Could You Solve This $1 Million Hat Trick?

If one were to run this game repeatedly, the number of right and wrong guesses would be equal even though the group as a whole would win the money six out of eight times or 75 percent of the time. That is, half of all individual guesses are wrong, but three-fourths of the group responses are right!

Generalizations?

Generalizations to situations with more than three people exist, but all solutions depend on finding a strategy that most of the time results in no one being wrong and every once in a while has everyone being wrong. With seven people playing, a strategy can be devised that wins the money 7/8ths of the time, with 15 players, 15/16ths of the time.

Are there other situations, say in the stock market, where independent pieces of information are provided to members of a group who can easily become aware of others' information but not of their own and, hence, where such strategies might work?

The idea behind these strategies can be phrased in terms of error-correcting codes, which are used in compact discs, modems, cell phones, and a host of other electronic devices. Not unrelated is the digit at the end of a bar code, a check digit which is (the units digit in) the sum of all the previous digit in the bar code.

P.S. Use As a Hoax?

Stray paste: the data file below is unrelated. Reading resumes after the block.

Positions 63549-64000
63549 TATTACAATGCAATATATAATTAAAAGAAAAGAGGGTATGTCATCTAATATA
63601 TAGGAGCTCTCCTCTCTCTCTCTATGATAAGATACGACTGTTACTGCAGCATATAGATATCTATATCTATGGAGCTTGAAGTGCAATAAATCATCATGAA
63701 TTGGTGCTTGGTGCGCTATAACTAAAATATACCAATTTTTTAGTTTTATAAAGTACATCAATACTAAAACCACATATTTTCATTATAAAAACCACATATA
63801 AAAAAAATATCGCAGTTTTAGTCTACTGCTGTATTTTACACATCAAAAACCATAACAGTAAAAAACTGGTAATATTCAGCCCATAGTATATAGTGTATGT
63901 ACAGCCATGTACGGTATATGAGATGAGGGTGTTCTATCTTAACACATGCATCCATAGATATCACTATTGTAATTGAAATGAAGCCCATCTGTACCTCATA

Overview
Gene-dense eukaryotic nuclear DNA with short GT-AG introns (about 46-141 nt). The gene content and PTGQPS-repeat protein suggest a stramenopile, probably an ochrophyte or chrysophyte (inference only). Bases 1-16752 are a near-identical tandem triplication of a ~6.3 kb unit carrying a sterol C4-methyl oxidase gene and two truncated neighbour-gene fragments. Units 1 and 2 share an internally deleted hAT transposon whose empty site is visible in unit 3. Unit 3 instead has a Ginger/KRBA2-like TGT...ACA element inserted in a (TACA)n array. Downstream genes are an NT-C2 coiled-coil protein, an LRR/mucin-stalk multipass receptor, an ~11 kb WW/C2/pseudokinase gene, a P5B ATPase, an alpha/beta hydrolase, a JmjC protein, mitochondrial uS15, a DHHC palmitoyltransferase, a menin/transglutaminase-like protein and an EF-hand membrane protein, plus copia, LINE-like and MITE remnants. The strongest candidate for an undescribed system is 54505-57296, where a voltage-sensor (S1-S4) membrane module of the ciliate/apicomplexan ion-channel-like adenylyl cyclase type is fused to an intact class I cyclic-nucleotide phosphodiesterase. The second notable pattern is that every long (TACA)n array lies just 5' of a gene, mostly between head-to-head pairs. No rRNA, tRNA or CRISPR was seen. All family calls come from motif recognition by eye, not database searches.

Finally, it occurs to me that, were I so inclined, I could exploit the puzzle to appeal to gullible people desperate to find "evidence" for psychic phenomena.

After muttering a few incomprehensible New Age platitudes, I could describe the outcomes as a result of the three people attempting to mentally transmit hat colors and could further claim that whoever receives a strong enough signal from the others will speak up. Then I could observe that 3/4ths of the groups respond correctly and attribute this to their telepathic abilities.

Furthermore, by instructing my three co-conspirators not to follow the guessing rules strictly, I could further muddy the waters and inspire speculation about why people more often respond correctly when both of the other two are wearing the same color hat.

Professor of mathematics at Temple University and adjunct professor of journalism at Columbia University, John Allen Paulos is the author of several best-selling books, including Innumeracy and A Mathematician Reads the Newspaper. His Who’s Counting? column on ABCNEWS.com appears every month.

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